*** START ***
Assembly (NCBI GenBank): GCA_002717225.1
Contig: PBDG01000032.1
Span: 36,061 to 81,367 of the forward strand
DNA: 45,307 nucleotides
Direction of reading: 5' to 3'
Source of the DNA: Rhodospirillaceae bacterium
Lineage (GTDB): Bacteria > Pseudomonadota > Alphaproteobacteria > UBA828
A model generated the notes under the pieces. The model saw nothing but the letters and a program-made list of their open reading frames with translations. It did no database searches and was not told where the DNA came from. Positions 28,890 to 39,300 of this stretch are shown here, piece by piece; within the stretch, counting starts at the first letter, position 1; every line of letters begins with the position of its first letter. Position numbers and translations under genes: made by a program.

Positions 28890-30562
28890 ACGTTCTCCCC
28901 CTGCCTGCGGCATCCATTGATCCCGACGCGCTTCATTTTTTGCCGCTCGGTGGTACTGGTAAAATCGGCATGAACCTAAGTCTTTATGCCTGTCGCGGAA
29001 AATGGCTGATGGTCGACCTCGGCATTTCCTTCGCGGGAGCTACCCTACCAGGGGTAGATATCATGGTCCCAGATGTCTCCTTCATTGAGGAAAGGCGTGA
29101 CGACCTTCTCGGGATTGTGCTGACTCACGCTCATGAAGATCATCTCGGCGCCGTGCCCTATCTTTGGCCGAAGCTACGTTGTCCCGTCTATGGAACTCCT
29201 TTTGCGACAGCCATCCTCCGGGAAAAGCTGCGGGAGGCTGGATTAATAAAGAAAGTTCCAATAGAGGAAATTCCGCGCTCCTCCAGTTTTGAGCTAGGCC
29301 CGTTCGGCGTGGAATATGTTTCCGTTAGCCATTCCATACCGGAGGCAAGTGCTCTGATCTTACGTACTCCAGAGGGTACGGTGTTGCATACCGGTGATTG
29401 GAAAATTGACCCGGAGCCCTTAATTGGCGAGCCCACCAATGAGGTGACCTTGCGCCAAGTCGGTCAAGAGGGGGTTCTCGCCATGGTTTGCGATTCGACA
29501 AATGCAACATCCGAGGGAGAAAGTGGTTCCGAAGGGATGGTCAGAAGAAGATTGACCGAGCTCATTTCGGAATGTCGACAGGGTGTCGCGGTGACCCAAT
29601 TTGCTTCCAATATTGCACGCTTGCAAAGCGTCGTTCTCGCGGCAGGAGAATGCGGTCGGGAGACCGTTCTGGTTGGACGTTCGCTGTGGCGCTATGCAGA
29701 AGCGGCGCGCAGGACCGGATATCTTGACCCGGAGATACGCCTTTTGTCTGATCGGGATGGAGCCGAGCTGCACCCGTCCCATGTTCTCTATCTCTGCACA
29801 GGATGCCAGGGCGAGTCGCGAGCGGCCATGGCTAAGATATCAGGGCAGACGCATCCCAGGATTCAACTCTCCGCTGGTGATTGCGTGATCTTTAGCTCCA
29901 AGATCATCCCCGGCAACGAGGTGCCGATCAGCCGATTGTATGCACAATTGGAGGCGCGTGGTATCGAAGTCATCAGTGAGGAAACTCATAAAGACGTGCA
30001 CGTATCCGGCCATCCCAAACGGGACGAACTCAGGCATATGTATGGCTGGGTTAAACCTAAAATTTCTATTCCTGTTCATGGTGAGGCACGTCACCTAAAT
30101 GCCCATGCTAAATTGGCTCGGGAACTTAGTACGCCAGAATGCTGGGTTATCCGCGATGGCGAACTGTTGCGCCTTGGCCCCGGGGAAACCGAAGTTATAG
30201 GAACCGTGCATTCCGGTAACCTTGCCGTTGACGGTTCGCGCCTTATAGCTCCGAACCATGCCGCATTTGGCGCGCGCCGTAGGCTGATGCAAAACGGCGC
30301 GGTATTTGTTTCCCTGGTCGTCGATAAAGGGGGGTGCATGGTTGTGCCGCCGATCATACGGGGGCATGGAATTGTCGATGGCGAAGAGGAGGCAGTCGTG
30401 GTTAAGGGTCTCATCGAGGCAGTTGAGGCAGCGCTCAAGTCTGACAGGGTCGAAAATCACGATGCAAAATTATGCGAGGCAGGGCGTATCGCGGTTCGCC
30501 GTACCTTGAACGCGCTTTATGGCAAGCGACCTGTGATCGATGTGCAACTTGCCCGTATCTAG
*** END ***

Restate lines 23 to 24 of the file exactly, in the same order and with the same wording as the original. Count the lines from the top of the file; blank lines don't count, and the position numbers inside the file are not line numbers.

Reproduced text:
30101 GCCCATGCTAAATTGGCTCGGGAACTTAGTACGCCAGAATGCTGGGTTATCCGCGATGGCGAACTGTTGCGCCTTGGCCCCGGGGAAACCGAAGTTATAG
30201 GAACCGTGCATTCCGGTAACCTTGCCGTTGACGGTTCGCGCCTTATAGCTCCGAACCATGCCGCATTTGGCGCGCGCCGTAGGCTGATGCAAAACGGCGC